US STOCKS-Wall Street ends mixed after punishing week

Band Noel Randewich and Amruta Khandekar

May 20 (Reuters)Wall Street ended a lackluster Friday after a volatile session that saw Tesla tumble and other growth stocks also lost ground.

The S&P 500 and Nasdaq recorded their seventh consecutive week of losses, their longest losing streak since the end of the dotcom bubble in 2001.

The Dow .DJI suffered its eighth straight weekly decline, its longest since 1932 during the Great Depression.

Concerns about soaring inflation and rising interest rates have hit the US stock market this year, with danger signals from Walmart Inc. WMT.N and other retailers this week, adding to fears about the economy.

The S&P 500 spent most of the session in negative territory and at one point was down just over 20% from its January 3 closing high before ending down 18% from compared to this level and stable for the day.

A 20% close from that all-time high would confirm that the S&P 500 has been in a bear market since hitting that January high, by a common definition.

The tech-rich Nasdaq .IXIC was down about 27% from its record close in November 2021.

Weighing heavily on the S&P 500, Tesla TSLA.O fell 6.4% after chief executive Elon Musk in a news report denounced claims as “totally false” that he sexually harassed a flight attendant on a private jet in 2016.

Other megacap stocks also fell, with Alphabet Inc, owner of Apple Google GOOGL.O down 1.3% and Nvidia NVDA.O lose 2.5%.

Deere & Co shares LAIR fell 14% after the heavy-equipment maker posted pessimistic quarterly revenue.

Pfizer PFE.N rose 3.6%, helping the S&P 500 avoid a loss for the day.

Recent disappointing forecasts from major retailers Walmart, Kohl’s Corp KSS.N and Target Inc. TGT.N rattled market sentiment, adding to the evidence that rising prices have begun to hurt the purchasing power of US consumers.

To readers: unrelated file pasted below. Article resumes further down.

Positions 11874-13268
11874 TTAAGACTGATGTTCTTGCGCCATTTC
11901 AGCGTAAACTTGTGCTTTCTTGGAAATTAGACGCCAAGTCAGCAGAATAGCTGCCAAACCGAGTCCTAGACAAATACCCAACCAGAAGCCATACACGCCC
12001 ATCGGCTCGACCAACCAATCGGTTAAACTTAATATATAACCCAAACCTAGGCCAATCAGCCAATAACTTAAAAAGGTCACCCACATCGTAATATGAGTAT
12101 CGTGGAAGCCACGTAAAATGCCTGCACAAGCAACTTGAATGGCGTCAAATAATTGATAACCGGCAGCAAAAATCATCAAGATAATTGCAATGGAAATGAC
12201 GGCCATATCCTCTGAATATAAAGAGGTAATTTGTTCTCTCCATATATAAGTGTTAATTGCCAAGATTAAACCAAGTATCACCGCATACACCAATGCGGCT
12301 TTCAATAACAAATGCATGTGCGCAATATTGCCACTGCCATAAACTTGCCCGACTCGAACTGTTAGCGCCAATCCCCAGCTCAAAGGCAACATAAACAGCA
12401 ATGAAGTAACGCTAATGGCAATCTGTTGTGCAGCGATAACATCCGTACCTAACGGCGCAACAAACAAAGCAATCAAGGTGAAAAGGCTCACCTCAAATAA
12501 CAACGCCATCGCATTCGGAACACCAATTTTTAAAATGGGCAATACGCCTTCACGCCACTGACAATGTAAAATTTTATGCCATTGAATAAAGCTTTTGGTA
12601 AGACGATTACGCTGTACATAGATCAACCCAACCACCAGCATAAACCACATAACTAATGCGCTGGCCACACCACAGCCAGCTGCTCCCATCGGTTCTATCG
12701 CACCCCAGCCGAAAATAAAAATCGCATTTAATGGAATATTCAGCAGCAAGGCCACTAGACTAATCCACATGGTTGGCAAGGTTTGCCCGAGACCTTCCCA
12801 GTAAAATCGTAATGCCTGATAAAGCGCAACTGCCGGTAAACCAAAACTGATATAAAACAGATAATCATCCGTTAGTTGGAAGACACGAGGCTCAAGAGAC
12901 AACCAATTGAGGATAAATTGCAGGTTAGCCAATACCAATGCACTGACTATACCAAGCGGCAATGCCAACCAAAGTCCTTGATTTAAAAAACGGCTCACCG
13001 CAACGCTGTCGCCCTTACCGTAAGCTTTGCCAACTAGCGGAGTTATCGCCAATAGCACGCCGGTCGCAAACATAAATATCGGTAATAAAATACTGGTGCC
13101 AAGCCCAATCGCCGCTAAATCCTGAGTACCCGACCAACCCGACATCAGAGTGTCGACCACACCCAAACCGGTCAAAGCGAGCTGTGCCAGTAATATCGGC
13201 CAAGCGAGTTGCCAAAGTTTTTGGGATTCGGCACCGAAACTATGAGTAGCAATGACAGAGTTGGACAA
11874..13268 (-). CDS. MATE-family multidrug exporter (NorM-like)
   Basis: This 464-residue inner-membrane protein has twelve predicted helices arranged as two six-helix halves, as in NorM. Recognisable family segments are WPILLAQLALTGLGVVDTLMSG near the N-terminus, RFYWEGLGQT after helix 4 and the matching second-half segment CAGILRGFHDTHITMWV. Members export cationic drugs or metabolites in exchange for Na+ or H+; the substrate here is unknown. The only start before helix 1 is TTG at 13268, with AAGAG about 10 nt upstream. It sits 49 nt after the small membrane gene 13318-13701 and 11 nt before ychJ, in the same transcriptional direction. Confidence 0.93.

On Fridays, Ross stores ROST.O plunged 22.5% after the discount clothing retailer cut its 2022 sales and profit forecast, while brand owner Vans VF Corp VFC.N gained 6.1% on strong revenue outlook for 2023.

Traders expect 50 basis point rate hikes from the US central bank in June and July. FEDWATCH

The S&P 500 edged up 0.01% to end the session at 3,901.36 points.

The Nasdaq fell 0.30% to 11,354.62 points, while the Dow Jones Industrial Average rose 0.03% to 31,261.90 points.

For the week, the S&P 500 fell 3.0%, the Dow lost 2.9% and the Nasdaq fell 3.8%.

About two-thirds of S&P 500 stocks are down 20% or more from their 52-week highs.

Volume on U.S. exchanges was 13.0 billion shares, compared to an average of 13.5 billion over the past 20 trading days.

Falling issues outnumbered rising ones on the NYSE by a ratio of 1.16 to 1; on the Nasdaq, a 1.24-to-1 ratio favored decliners.

The S&P 500 posted 1 new 52-week high and 48 new lows; the Nasdaq Composite recorded 11 new highs and 353 new lows.

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(Reporting by Amruta Khandekar and Devik Jain in Bengaluru, and Noel Randewich in Oakland, California; Editing by Shounak Dasgupta, Arun Koyyur and Grant McCool)

((; Twitter: @randewich))

The views and opinions expressed herein are the views and opinions of the author and do not necessarily reflect those of Nasdaq, Inc.


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